In this episode of Deeply Talks, Jessica Leber, Oceans Deeply’s deputy managing editor, talks with two experts about Seabed 2030, an ambitious project to map the seafloor over the next 12 years. Jessica is joined by Vicki Ferrini, a research scientist at Columbia University’s Lamont-Doherty Earth Observatory and Seabed 2030’s regional coordinator for the Atlantic and Indian oceans, and Samuel Georgian, a marine biogeographer at the Marine Conservation Institute.
Only 5 percent of the seabed has been mapped at high resolution, leaving scientists at a disadvantage as they work to understand how the ocean functions and to protect deep marine biodiversity.
Seabed 2030 – a collaboration between the Nippon Foundation and the General Bathymetric Chart of the Oceans (GEBCO) – recently unveiled a program to compile existing data and coordinate mapping missions that will fill in the gaps. Advances in mapping and autonomous vehicle technology, as well as increasing attention to ocean conservation, are spurring the project, Ferrini said.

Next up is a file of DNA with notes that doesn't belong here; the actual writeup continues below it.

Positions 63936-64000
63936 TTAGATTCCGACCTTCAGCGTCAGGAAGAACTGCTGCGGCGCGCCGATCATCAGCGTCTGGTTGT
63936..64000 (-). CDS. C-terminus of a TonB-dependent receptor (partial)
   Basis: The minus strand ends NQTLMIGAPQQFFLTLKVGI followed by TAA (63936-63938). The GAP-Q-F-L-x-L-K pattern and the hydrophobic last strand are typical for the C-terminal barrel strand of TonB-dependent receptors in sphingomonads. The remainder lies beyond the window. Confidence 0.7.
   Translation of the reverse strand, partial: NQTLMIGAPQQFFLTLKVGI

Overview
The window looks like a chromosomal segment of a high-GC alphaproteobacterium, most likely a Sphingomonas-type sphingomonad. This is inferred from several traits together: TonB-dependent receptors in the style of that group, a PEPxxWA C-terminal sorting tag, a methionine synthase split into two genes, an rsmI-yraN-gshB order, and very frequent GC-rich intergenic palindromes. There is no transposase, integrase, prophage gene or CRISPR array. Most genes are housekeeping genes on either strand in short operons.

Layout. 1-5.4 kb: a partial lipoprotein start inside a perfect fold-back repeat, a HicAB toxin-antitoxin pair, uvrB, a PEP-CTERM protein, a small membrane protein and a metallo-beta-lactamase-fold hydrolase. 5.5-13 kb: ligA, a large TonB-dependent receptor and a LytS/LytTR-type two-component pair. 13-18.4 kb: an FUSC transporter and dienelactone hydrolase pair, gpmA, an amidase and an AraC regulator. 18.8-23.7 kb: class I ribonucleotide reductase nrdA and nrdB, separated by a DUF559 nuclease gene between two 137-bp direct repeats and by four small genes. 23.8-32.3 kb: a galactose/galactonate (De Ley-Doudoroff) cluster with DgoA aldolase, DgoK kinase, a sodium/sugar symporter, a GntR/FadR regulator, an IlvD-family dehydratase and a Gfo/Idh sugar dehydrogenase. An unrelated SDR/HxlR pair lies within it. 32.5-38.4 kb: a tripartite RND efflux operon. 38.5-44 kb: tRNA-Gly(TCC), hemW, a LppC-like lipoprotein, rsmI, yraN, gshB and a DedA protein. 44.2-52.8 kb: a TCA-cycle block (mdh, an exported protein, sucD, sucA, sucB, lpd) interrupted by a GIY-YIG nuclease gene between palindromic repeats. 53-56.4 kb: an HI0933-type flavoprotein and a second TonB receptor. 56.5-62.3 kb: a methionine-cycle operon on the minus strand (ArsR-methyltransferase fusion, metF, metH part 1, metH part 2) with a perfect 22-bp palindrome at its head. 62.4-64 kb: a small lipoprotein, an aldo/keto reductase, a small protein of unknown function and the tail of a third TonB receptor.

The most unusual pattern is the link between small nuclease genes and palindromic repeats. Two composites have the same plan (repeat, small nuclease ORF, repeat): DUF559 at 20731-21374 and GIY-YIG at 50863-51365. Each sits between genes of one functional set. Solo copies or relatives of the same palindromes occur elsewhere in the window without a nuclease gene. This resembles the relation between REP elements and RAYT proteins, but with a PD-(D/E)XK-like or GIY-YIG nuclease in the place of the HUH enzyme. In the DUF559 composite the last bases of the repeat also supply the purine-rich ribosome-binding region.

Georgian, who isn’t directly involved in the project, described how a better seabed map would be invaluable to conservationists, and especially in his own work on deep-sea coral ecosystems.
“Simply put, we can’t study and we can’t protect these animals if we don’t know where they are,” said Georgian. “If we can incorporate this data into models, we can produce predictive maps of where we would expect to find corals, sponges. If we can understand where, and why, they exist on the seafloor, we can start to advocate for protecting these areas.”
The Seabed 2030 team has plenty of work ahead. It would take a single ship with modern sonar technology an estimated 350 years to map the entire seabed that is deeper than 200m (650ft), Ferrini said.
“Clearly, we want to get more ships involved to speed that up,” she said. “We estimate that the initiative could cost as much as $3 billion, which is in the order of some of the space missions that are run,” she said.
The project aims to work with private industry, and Ferrini invited any ships that can help collect this data to collaborate. “In many ways, the whole project you could view as crowdsourcing,” she said, “because we’re trying to bring the data of many stakeholders into the mix here.”
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